It looks easy, after all I only have to stick a seed or plant in the ground and let it grow
It can be fun to grow your own food but it is work which varies on the gardening method you use.
Ornamental gardening to attract pollinators or to beautify your yard and enhance curb appeal for your home looks easy and doesn't require harvesting but it also takes work.
You will definitely learn new skills and if you continue gardening you will continue to learn more each year.
Saving money can go either way depending on what type of gardening you are going to do. It always costs money to start a new hobby, but the food tastes so much better when you grow it yourself and flowers and plants always brighten up a yard, patio or house.
You will be outside and you will get more exercise.
How much time do you have? Who is going to do the work?
Gardening requires time and a commitment even if it is only a few pots on the patio.
Talk with the family.
The most work intensive times are planting and harvesting.
Spring, summer and fall can get really busy with outside activities. Although Covid 19 gave us all a lot of down time in 2020, we have learned to navigate the world and the vaccines are promising a time when life will be opening up and regular activities resuming.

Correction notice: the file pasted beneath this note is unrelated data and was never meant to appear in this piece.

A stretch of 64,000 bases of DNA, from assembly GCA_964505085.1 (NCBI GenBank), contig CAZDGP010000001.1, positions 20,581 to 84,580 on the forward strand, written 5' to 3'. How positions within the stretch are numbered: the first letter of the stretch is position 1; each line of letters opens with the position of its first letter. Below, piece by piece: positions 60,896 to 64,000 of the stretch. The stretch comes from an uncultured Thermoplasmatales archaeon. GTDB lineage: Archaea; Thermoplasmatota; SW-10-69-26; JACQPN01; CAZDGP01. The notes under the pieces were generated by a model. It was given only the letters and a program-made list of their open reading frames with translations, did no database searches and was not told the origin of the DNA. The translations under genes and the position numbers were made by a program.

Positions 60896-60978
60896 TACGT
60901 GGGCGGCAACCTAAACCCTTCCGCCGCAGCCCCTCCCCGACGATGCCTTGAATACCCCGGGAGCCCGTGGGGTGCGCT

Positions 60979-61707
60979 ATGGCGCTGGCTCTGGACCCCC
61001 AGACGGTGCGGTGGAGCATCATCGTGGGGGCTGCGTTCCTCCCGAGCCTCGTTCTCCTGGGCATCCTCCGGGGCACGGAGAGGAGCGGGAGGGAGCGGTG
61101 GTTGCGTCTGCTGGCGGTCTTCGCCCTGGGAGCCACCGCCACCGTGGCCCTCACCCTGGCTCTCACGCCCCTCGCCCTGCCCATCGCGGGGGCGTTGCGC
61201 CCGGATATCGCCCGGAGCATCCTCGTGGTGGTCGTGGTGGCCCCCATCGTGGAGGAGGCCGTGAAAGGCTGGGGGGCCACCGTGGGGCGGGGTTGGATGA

Will you have time to devote to this new hobby? Or, how are you going to work the time required for gardening into your daily or weekly schedule?
Step 2: What do you want to plant
Before you decide to garden, make a list of the veggies or flowers you want to plant.
Consider what your family likes to eat, What plants catch your interest?
Maybe you want to plant ornamental plants to attract pollinators, birds, butterflies, or hummingbirds to your yard.
Maybe you would like to help protect the soil and water table as well as attract pollinators and are interested in planting native plants.
There is so much variety out there.
Step 3: Research what you want to plant